“A. Rogers” is “a young lady”

Wandering about in the realm of obscure 18th and 19th century fiction as I do, I often stumble over interesting cross-currents and odd coincidences. (On that subject, remind me to tell you sometime about The Two Lizzie Bates-es.) Not infrequently a factoid I’ve picked up in one context proves to have a bearing in another, or I’ll notice the same name cropping up in a number of seemingly unrelated places. Generally none of this is of the least actual importance, but in terms of my hunt for forgotten fiction, it adds another layer of enjoyment, like sprinkles on ice-cream.

When I turn up one of these writers who has, to all intents and purposes, vanished into oblivion, I like to see if I can find out anything about them. As you would appreciate, research such as this is a lot easier if the person in question is called, say, “Wilhemina Adelina de Vere Loftington”, than it is if they’re called “Anne Smith”. In this respect, a writer I’ve had a vague curiosity about since I first noticed her, but have been unable to discover anything concrete regarding, is one “A. Rogers”. If attributions are to be believed – and they are not necessarily so – “A. Rogers” wrote approximately ten novels, in addition to some miscellanea, during the second half of the 18th century. None of her works carried her name on their title page, but were all published as by “a young lady”.

There were a couple of reasons why this obscure novelist with a common name stuck in my memory.

The first is that although, to the best of my knowledge, she published spasmodically over a twenty-seven year period, “A. Rogers” never stopped referring to herself as “a young lady”.

The second reason is that, having started to publish novels in 1773 (perhaps; I’ll be coming back to that point in a minute), in the years 1787 and 1792, respectively, we find in the bibliography of “A. Rogers” the following works:

  • Lumley-House: A Novel. The First Attempt Of A Young Lady. In Three Volumes
  • Fanny; or, The Deserted Daughter. A Novel. Being The First Literary Attempt Of A Young Lady

Hmm…

So, simply because her discovery gave me a couple of giggles, I have always remembered “A. Rogers”.

Of course, attribution can be a tricky thing; and as I say, none of these novels carry an author’s name on the title page. However, “A. Rogers” comes up as the author of the works in question using a search of the Oxford University library system, which is good enough for me…

…usually.

Imagine my surprise when my research into the background of The Adventures Of Miss Sophia Berkley turned up this:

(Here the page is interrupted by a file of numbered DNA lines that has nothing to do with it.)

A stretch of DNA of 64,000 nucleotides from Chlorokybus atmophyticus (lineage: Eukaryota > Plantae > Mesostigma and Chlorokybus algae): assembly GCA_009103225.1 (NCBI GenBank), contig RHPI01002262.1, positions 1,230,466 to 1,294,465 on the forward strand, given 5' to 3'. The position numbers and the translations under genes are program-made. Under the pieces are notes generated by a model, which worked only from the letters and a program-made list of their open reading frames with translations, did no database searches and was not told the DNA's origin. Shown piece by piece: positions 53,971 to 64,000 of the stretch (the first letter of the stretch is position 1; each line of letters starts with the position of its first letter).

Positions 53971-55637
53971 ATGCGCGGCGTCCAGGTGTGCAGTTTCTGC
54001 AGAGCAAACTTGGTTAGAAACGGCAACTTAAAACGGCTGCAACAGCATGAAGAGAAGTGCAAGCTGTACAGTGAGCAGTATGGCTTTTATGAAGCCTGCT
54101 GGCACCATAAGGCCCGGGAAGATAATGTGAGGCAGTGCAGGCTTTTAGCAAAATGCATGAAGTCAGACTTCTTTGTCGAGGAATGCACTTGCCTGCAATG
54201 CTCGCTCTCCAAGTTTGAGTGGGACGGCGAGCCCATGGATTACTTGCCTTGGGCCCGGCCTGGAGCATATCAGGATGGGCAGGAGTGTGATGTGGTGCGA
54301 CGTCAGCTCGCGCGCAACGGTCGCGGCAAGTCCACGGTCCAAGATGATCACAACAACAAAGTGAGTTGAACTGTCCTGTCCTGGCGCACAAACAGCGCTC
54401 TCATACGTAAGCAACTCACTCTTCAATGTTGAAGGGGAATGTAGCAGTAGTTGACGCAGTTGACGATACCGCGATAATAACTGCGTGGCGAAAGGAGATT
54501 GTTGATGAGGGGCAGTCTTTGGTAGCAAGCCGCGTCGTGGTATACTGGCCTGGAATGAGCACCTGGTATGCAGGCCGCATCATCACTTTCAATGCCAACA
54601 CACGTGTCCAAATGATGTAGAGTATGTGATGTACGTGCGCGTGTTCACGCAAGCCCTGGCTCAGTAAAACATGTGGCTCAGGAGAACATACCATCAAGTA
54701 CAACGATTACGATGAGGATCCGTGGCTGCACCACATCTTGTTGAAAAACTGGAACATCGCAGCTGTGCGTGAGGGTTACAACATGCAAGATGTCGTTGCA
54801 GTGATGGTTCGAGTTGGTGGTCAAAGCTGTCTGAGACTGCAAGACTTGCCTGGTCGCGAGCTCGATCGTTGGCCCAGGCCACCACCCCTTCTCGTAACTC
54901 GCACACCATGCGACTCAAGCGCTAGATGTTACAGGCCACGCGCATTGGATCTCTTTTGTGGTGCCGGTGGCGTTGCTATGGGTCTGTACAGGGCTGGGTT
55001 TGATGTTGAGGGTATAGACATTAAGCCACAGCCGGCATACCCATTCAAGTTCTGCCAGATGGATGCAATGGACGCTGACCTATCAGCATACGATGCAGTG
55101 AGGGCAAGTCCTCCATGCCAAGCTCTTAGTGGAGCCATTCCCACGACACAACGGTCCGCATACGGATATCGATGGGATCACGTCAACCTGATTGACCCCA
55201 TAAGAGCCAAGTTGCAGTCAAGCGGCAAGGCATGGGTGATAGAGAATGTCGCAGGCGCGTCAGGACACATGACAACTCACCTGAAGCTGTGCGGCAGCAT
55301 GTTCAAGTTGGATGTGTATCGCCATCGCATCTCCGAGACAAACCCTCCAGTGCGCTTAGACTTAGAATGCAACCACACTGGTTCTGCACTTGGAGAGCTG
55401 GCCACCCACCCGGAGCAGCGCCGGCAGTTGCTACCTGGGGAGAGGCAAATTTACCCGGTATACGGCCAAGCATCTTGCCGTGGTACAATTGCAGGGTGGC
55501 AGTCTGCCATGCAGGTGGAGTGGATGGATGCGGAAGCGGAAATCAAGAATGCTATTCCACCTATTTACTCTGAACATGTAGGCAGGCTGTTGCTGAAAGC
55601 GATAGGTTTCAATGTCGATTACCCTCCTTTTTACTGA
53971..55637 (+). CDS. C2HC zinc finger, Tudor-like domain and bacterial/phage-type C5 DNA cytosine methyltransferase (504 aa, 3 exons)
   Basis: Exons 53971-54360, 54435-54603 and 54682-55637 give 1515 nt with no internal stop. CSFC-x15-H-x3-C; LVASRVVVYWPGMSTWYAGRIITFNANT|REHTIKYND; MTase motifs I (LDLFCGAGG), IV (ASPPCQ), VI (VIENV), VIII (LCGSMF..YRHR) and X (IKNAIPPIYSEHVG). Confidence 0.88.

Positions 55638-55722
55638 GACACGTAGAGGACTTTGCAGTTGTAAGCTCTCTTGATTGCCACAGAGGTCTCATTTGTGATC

rogers1

 

 

 

 

This particular attribution does not come up searching through the Oxford University system, or through the Amazon system (a surprisingly good source for lost works), but only via Overcat, a search engine associated with the cataloguing site LibraryThing, which consists of “32 million library records…assembled from over 700 sources…” Boston College, as we see, happens to be the source of this particular search result.

I’m not quite sure what to think about this. My first impulse was to reject the attribution, chiefly because in spite of the spate of recent research into the origins of the Gothic novel and the Irish Gothic, academics in this area continue to refer to The Adventures Of Miss Sophia Berkley as an anonymous novel. It seems to me that if it were possible to confidently assign authorship of the novel, someone would have done it.

In addition, this attribution puts a thirteen-year gap in the bibliography of “A. Rogers”, which doesn’t seem very likely.

On the other hand, if I arbitrarily reject this attribution, why should I believe any of the others? This confusion also throws a new light on those “first attempt[s] of a young lady”. Perhaps we’re not talking about the same person? Or perhaps “A. Rogers” was a very early example of the “house name”, the practice of concealing a variety of writers behind a single pseudonym, as with the Nancy Drew books by “Carolyn Keane”. Or perhaps an over-zealous cataloguing system simply decided that anything by “a young lady” was also by “A. Rogers”?

After pondering this for a ridiculous amount of time in the lead-up to my last spate of blogging, I finally decided to put the bigger problem to one side, and for the moment to stick with “If A. Rogers wrote The Adventures Of Miss Sophia Berkley, someone else would know it”. I was further confirmed in this line of argument by accessing the works of “A. Rogers” which are available online and noting their publication details. The Adventures Of Miss Sophia Berkley, as we have seen, was published in Dublin; whereas all the other novels attributed to “A. Rogers” were published in London; some of them (including one of the “first attempts”) by the Minerva Press.

All of them, that is, except 1786’s The History Of Jessy Evelinwhich was published in Dublin.

The mystery deepens…

 

 

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5 Comments to ““A. Rogers” is “a young lady””

  1. I suspect the overzealous cataloguing correlator. A. Young Lady probably got treated as a name at some point, and that only had to happen once.

  2. Yes, probably. Except if that kind of thing was going to happen, why in conjunction with “a young lady” rather than just “a lady”? Although I suppose there may have been someone called “Lady A. Young”…

    This is what I spend my time on, people! 😀

  3. Attributions are one of those things that make me more and more persuaded that Doctor Who has something to do with 18th and 19th Century novelists 😀

  4. perhaps A Young Lady did not think her ‘first’ attempt’ was literary, so she had a ‘first attempt’ and five years later she had a ‘first literary attempt’.
    There are much worse things on which you could spend your time.

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